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20. The median voter theorem holds that a. single-member districts increase the stakes for the voter and result in a larger turnout than in the proportional representation system. b. voters will naturally seek the center of the political spectrum for fear of bringing extremist parties into the legislature. c. the proportional representation system encourages parties to move toward the median voter. d. if there are two parties, the parties can maximize their vote only if they position themselves at the location of the median voter. e. interest groups seek to influence government based on the popular opinion of the median voter. True/False 1. The two-party system is the most common form of party system in democratic countries. a. True b. False 2. Political campaigns in the U.S. today are best described as party-centered campaigns. a. True b. False 3. Single-member election districts in the U.S. tend to discourage the permanence of minor parties. a. True b. False 4. To be successful, American political parties generally have to adopt moderate positions on issues. a. True b. False 5. U.S. political parties are loose associations of national, state, and local organizations. a. True b. False 6. During a realignment, the party identification of an existing majority of voters changes. a. True b. False 7. Candidate-centered campaigns have increased the accountability of public officials for the actions of government. a. True b. False

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8. In 1896, the Democrats were blamed for a deep recession, and in 1930, the Republicans were blamed by many Americans for the Great Depression. a. True b. False 9. Major American political parties usually take specific positions on controversial issues. a. True b. False 10. The coalitions of voters that make up the Republican and Democratic parties are virtually identical. a. True b. False Essay 1. What elements are involved in party realignments?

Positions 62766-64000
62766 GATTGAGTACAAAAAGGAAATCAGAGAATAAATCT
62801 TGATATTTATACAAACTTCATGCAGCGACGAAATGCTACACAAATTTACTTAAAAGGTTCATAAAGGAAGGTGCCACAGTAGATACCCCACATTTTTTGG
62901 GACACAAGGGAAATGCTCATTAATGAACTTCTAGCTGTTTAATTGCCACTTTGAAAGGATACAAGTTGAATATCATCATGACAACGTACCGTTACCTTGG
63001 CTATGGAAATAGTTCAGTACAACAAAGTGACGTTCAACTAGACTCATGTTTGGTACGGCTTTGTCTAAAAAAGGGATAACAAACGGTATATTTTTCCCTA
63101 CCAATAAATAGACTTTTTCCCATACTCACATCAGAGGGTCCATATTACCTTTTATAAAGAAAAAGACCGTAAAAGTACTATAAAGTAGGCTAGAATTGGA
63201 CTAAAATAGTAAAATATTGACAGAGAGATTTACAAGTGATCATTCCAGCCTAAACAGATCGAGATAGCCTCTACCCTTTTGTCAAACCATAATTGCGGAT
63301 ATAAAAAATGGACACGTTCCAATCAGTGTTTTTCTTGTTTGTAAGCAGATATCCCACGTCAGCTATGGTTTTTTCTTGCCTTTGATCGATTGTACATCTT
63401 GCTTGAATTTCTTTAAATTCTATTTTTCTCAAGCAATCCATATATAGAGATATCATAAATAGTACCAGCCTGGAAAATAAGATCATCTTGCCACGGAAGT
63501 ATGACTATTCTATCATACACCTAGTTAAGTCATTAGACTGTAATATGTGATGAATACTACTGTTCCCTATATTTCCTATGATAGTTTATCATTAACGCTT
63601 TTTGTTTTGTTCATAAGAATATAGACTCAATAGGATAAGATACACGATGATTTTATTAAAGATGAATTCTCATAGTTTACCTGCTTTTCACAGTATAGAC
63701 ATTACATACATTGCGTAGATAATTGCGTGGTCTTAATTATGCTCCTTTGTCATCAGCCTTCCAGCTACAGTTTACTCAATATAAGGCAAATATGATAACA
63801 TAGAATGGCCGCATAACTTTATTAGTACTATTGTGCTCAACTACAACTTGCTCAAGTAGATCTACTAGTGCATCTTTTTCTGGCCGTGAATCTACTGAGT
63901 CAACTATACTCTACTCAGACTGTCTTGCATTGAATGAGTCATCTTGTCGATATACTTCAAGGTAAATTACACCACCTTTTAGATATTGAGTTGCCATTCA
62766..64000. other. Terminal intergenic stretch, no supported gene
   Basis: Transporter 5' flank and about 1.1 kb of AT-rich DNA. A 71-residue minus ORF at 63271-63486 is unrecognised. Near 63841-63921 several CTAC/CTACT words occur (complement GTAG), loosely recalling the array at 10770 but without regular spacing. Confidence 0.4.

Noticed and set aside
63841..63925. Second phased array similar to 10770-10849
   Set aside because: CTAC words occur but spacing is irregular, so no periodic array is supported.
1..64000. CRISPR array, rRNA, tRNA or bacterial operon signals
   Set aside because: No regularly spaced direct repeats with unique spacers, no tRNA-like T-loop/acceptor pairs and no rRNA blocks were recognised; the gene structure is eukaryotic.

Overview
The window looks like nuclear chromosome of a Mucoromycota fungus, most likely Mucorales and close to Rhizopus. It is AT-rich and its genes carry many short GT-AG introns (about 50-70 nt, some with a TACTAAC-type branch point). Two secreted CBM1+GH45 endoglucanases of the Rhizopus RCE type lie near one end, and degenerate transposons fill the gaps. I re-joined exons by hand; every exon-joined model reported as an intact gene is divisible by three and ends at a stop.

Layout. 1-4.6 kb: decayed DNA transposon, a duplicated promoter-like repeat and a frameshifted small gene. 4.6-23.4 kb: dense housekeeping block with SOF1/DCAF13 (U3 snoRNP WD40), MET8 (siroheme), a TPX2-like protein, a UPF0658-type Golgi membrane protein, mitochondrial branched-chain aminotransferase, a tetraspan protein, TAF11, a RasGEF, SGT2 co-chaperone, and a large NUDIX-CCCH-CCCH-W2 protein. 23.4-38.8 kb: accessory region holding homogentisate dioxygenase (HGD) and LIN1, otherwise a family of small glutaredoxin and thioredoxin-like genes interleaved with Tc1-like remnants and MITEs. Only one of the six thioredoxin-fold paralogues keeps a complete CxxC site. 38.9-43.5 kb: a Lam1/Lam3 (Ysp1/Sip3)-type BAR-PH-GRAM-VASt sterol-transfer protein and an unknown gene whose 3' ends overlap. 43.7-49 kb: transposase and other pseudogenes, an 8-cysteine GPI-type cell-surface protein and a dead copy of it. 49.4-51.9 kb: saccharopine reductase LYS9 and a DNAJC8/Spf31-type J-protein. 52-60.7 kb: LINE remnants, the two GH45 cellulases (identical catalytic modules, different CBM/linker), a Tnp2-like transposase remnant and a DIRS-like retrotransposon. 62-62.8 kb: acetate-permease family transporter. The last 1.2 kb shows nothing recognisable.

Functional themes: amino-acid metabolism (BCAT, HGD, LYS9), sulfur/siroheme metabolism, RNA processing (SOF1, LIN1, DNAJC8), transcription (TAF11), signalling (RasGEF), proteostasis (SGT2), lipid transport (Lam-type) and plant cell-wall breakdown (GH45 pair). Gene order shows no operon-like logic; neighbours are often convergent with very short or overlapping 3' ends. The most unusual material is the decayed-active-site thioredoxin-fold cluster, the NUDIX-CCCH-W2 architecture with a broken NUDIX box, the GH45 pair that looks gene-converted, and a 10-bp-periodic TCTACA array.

2. Why do single-member districts discourage the creation of minor parties?

3. Describe the contemporary Democratic and Republican coalitions.

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4. How have primaries weakened party organizations?

5. What are the relative advantages and disadvantages of candidate-centered campaigns?

Answers to the Practice Exam Multiple Choice Answers 1. d 2. c 3. b 4. c 5. e 6. c 7. e 8. c 9. e 10. d 11. a 12. b 13. b 14. c 15. b 16. e 17. d 18. d 19. d 20. d

Multiple Choice Explanations 32516. At the founding of the nation, there were no political parties in existence. George Washington warned against the harmful effects of political parties in his farewell address as he was leaving office in 1797. Ironically, it was a rivalry between two of his cabinet secretaries, Alexander Hamilton and Thomas Jefferson, that prompted the development of the first two political parties in America. One of these parties was the Federalist Party, which sought to strengthen the national government through promoting commercial